Predictors of Financial Identity Development in Emerging Adulthood

Leslie A. Bosch, Joyce Serido, Noel A. Card, Soyeon Shim, Bonnie Barber

Research output: Contribution to journalArticlepeer-review

10 Scopus citations


To explore how emerging adults grapple with the increasing demands of fiscal responsibility, the present study tests a model of identity formation in the domain of finance. We draw on Erikson’s theory of identity formation as operationalized by Marcia’s identity status model, which details four identity statuses: achieved, foreclosed, moratorium, and diffused. A sample of college students (N = 1,511) were surveyed at two time points: in their first (ages 18–21, T1) and fourth (ages 21–24, T2) years of college. Primarily, we find evidence for financial identity stability, although we found some evidence for financial identity regression from moratorium to foreclosed status. After controlling for T1 financial identity, T1 variables were most predictive of changes in T2 foreclosure: Increases in foreclosure were predicted by measures of perceived parental socioeconomic status, parental communication, financial education, and subjective norms at T1.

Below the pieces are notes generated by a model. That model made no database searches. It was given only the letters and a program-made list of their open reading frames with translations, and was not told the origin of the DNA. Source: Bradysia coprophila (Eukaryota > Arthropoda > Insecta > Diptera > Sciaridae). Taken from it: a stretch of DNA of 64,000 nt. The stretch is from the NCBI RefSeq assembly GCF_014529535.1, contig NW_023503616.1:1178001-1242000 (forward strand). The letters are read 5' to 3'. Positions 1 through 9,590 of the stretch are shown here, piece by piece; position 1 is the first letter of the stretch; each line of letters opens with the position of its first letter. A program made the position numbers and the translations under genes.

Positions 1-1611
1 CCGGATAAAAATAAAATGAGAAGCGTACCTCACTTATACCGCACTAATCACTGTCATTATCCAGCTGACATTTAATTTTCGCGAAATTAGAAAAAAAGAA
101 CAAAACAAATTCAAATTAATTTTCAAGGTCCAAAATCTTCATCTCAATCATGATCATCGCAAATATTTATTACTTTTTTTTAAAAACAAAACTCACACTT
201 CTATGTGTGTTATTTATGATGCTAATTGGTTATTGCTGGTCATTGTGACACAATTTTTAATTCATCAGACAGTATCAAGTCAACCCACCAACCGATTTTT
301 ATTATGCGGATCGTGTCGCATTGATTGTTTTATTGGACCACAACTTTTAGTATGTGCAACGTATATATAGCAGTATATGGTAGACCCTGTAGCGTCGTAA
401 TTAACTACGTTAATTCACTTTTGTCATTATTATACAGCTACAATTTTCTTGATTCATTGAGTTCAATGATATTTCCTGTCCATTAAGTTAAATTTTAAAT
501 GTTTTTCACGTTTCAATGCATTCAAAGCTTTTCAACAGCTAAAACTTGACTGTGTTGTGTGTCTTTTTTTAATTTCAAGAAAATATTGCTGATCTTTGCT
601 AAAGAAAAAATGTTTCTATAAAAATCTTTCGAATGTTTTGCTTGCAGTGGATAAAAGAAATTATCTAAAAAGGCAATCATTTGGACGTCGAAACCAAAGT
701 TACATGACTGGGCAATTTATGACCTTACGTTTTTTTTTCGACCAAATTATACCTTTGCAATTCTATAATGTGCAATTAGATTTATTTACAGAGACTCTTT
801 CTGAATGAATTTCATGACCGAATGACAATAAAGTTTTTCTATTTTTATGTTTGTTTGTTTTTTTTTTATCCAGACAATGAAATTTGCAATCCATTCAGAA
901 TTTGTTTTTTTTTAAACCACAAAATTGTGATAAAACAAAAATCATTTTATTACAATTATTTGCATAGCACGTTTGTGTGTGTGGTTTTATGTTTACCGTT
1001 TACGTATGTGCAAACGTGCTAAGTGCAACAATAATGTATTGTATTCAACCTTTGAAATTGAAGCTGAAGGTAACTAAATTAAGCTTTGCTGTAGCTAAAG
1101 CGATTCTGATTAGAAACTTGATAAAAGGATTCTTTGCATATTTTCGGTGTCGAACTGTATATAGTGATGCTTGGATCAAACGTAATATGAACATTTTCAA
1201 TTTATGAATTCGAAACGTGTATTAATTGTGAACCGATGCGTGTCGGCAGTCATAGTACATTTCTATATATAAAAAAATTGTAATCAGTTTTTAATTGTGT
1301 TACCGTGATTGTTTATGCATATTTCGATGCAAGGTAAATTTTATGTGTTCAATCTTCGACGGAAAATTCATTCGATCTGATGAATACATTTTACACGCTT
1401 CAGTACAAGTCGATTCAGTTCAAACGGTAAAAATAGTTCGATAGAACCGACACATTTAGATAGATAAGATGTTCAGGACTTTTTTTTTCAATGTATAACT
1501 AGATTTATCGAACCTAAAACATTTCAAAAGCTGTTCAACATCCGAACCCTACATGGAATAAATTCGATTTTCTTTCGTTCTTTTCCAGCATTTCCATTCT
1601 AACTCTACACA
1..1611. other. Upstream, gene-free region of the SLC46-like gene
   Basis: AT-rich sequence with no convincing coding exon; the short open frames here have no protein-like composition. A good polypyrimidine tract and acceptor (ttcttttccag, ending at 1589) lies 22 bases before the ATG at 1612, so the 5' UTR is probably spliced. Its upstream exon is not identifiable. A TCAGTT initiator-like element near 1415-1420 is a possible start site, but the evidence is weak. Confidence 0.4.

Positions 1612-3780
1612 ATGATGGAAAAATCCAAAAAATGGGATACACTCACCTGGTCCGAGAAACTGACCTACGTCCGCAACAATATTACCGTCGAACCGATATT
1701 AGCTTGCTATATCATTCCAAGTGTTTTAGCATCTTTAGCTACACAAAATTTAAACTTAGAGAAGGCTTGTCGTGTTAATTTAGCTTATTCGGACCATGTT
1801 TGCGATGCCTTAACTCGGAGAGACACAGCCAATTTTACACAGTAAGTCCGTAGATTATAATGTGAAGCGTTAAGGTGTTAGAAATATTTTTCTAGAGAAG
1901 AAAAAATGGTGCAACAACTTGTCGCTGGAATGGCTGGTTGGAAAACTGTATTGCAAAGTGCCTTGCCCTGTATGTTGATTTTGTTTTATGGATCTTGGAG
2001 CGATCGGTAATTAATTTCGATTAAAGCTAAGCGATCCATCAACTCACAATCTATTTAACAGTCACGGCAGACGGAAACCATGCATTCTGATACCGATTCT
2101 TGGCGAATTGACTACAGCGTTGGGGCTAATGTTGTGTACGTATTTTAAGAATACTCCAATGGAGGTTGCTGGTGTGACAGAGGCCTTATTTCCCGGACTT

Original languageEnglish (US)
Pages (from-to)417-426
Number of pages10
JournalEmerging Adulthood
Issue number6
StatePublished - Dec 1 2016

Bibliographical note

Publisher Copyright:
© 2016, © 2016 Society for the Study of Emerging Adulthood and SAGE Publications.


  • family relationships
  • identity
  • longitudinal
  • positive youth development
  • transitions to adulthood


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